NASA Deploys Giant Crawler For Rocket Move

Herculean Machine Can Carry 9,000 Tonnes of Cargo

NASA has deployed its hulking crawler-transporter to carry the space agency’s next generation mega moon rocket for testing at the Kennedy Space Centre in Florida.

Travelling at a top speed of 0.8 miles per hour, the crawler transported the Space Launch System rocket, its Orion spacecraft and a mobile launcher some 6.5 kilometres from an assembly plant to its launch pad, a journey that took almost 11 hours to complete.

What it lacks in speed, the herculean machine makes up for in muscle: the SLS rocket and Orion spacecraft weigh a combined 1,600 tonnes.

The SLS, billed as the most powerful rocket ever built, was secured at the launch pad in readiness for a “wet dress rehearsal”, a two-day series of tests that pave the way for the uncrewed Artemis I test flight around the moon.

Artemis I is the first stage of NASA’s Artemis programme to send astronauts back to the lunar surface by 2025, itself a precursor for planned human missions to Mars.

After returning to the assembly plant for final checks, the crawler will be called into action again in a few weeks to move the SLS rocket back to the launch pad to begin its space-bound mission.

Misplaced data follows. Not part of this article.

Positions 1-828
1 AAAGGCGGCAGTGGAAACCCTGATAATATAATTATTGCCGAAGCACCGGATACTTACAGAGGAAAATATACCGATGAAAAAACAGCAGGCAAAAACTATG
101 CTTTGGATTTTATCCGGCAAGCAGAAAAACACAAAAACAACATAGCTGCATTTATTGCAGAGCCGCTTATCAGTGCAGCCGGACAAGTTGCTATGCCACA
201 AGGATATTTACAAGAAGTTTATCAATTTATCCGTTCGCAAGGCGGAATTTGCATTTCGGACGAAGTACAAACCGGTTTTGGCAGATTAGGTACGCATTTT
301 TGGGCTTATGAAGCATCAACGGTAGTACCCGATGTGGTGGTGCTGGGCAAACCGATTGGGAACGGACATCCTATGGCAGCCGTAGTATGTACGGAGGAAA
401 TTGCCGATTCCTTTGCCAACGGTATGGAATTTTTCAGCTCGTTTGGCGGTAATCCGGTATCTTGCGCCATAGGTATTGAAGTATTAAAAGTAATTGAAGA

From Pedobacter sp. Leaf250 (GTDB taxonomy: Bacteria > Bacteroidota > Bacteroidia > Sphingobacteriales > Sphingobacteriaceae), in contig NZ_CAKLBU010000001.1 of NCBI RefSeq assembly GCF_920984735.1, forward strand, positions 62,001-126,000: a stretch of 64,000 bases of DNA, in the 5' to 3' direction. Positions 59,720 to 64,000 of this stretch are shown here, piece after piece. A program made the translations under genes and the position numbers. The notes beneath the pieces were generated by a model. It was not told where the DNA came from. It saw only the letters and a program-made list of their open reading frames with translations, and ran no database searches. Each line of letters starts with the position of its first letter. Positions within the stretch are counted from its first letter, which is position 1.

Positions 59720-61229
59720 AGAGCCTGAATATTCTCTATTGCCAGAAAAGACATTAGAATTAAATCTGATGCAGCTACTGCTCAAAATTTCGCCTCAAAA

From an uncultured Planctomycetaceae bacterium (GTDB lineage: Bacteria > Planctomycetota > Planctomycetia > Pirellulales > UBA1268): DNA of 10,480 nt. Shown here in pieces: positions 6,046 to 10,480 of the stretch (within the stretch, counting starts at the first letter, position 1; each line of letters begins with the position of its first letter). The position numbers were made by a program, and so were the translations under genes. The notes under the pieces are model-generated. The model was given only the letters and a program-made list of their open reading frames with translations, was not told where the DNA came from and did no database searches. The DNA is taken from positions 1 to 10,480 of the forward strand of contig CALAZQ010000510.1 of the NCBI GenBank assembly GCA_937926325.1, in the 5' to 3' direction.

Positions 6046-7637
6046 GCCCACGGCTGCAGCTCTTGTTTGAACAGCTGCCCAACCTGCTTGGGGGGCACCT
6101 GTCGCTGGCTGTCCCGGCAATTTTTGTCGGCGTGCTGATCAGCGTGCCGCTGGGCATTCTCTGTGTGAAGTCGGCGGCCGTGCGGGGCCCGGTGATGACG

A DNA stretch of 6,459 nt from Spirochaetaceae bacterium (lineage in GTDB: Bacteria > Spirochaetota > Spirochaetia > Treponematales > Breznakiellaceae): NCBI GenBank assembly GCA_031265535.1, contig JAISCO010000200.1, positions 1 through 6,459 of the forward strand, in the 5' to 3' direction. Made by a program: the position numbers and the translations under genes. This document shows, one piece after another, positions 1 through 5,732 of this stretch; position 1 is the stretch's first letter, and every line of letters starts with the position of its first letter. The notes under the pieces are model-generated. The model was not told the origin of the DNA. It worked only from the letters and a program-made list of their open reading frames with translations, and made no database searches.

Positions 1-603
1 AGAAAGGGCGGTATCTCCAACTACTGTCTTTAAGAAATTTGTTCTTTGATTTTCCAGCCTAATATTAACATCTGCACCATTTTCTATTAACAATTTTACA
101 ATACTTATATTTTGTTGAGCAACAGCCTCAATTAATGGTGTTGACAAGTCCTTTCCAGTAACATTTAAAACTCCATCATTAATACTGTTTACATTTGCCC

“With the Artemis missions, NASA will land the first woman and the first person of colour on the moon and establish long-term exploration in preparation for missions to Mars,” NASA said.

The crawler is one of a pair built in the 1960s to support the Saturn V rocket and Apollo spacecraft mission. They were later deployed to transport components for the space shuttle programme, which operated from 1981 to 2011.

The vehicles, which run on treads rather than wheels, boast 16 traction motors, two alternating current generators, two direct current generators powered by diesel engines and two control cabs each to drive the vehicles forward and backward.

Each is 131-foot-long, 114-foot-wide, and weighs about 3,000 tonnes. One of the machines, dubbed CT-2, has been beefed up for the Artemis programme. The CT-2 can handle up to 9,000 tonnes in one trip, equivalent to 20 fully-loaded 777 jets.

“The crawler-transporters stand ready to keep up the work for the next generation of launch vehicles that will lift astronauts into space,” NASA said.